THE CORPORATE scandals of two years ago have triggered an expensive expansion in federal regulation. This cost has been justified, because inadequate, loophole-ridden oversight has proved even more costly for the economy. But the growth in regulation creates a higher hurdle for those seeking to increase federal scrutiny still more. In proposing last week to register hedge funds as a prelude to monitoring them, the Securities and Exchange Commission failed to leap that hurdle.
There are two reasons to regulate financial institutions. The first is that, if one goes bust, its sudden inability to repay creditors can bring other institutions down too, setting off a chain reaction of financial distress that can disrupt an economy. This argument applies primarily to banks, whose core business is to take in deposits -- that is, to accumulate creditors. It does not apply to hedge funds, whose explicit purpose is to take large risks with money provided by a small roster of rich clients. Admittedly, banks provide capital to hedge funds, and the collapse in 1998 of the hedge fund Long-Term Capital Management caused regulators to fear that several banks might go down with it. But the way to address this fear is to use existing bank supervision to limit banks' exposure to hedge funds. It is not necessary for the SEC to monitor hedge funds directly.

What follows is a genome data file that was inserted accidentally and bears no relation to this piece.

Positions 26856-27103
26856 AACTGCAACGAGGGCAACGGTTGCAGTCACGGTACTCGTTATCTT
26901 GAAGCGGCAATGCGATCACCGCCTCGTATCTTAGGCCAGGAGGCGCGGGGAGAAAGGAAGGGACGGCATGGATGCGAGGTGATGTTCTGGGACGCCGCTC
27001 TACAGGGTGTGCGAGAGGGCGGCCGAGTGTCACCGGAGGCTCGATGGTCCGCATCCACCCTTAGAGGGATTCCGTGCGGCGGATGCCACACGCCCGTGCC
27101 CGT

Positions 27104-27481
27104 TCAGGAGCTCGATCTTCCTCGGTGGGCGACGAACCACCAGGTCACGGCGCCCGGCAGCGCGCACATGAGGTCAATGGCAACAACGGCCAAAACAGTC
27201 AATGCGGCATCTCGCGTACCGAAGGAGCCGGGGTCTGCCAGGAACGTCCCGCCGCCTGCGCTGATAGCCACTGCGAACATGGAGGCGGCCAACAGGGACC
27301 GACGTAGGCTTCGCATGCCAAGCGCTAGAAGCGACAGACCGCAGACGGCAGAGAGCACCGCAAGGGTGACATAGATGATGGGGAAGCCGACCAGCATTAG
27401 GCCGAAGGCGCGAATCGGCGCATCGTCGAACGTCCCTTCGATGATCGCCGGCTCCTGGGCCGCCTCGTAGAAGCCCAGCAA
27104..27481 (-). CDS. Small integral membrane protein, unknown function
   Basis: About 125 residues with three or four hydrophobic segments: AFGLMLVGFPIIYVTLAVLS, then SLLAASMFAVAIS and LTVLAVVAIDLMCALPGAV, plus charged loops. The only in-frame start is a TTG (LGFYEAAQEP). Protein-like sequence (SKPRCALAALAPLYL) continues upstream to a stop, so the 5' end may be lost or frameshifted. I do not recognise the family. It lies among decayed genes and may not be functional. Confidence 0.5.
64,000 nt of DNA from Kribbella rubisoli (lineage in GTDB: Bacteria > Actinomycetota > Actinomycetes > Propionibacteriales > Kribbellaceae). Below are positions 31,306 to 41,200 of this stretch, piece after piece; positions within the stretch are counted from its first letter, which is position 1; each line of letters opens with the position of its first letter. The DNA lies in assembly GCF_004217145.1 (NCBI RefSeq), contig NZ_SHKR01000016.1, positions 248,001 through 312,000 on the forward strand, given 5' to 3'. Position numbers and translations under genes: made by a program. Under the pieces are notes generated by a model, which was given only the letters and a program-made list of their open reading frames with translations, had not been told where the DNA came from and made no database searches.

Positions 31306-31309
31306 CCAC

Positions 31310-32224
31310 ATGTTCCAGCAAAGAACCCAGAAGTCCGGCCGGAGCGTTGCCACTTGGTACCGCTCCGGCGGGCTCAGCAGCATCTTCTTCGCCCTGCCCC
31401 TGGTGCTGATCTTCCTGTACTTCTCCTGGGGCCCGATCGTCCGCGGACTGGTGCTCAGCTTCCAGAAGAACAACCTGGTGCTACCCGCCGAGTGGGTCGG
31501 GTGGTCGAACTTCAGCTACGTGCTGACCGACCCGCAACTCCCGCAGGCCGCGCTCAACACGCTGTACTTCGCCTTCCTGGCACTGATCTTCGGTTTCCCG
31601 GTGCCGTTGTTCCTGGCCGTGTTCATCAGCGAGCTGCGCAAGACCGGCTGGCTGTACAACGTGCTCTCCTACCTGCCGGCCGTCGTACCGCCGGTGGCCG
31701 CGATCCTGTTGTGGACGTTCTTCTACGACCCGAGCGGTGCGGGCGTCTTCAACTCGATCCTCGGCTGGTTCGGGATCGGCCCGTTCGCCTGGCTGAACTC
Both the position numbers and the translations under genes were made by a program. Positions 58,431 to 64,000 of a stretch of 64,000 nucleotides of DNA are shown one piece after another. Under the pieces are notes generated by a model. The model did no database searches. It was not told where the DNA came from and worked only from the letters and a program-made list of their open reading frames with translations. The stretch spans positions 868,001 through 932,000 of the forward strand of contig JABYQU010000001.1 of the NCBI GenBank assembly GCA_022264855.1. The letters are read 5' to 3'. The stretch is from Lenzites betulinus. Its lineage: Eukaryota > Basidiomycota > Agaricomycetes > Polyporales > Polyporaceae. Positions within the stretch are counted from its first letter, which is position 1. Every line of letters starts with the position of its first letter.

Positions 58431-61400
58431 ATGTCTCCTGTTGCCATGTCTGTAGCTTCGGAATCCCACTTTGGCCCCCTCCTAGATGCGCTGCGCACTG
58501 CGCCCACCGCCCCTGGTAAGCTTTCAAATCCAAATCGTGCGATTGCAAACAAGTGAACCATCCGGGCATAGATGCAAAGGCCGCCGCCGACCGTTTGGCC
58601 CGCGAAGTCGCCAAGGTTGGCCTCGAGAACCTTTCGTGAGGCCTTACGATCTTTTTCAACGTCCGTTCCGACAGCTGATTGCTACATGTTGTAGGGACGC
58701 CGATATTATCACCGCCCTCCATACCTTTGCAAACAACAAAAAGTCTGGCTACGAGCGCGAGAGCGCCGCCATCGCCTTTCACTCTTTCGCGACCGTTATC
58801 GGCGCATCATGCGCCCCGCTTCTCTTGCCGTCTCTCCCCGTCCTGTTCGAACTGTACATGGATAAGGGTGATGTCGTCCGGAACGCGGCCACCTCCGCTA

The second reason to regulate financial institutions is to protect consumers. A mutual fund, for example, is a bit like a medicine: The product's creator knows whether it's safe, but the average consumer can't tell one way or the other. But this argument has not traditionally worked for hedge funds either. The minimum investment in such funds tends to be $1 million or even $5 million. People with that sort of money can hire advisers to tell them what they're getting into. They have every incentive to monitor the fund's practices and may do this job as effectively as a government regulator.
The SEC objects that hedge funds are being democratized. Their clients increasingly include pension schemes serving ordinary workers, the endowments of public colleges and less wealthy individuals who get access to hedge funds by buying mutual funds that invest in them. But pension plans and endowments hire advisers to tell them what to do with their money: They should be able to look after their own interests. Mutual funds offering access to hedge funds are more troubling. But it would be better to impose high minimum-investment limits on those rather than saddling the SEC with a whole new regulatory responsibility for a formidably complex product. The time may come when the challenge of regulating hedge funds may appear worthwhile. But right now the SEC is already facing a large expansion in its responsibilities. This is not the right moment.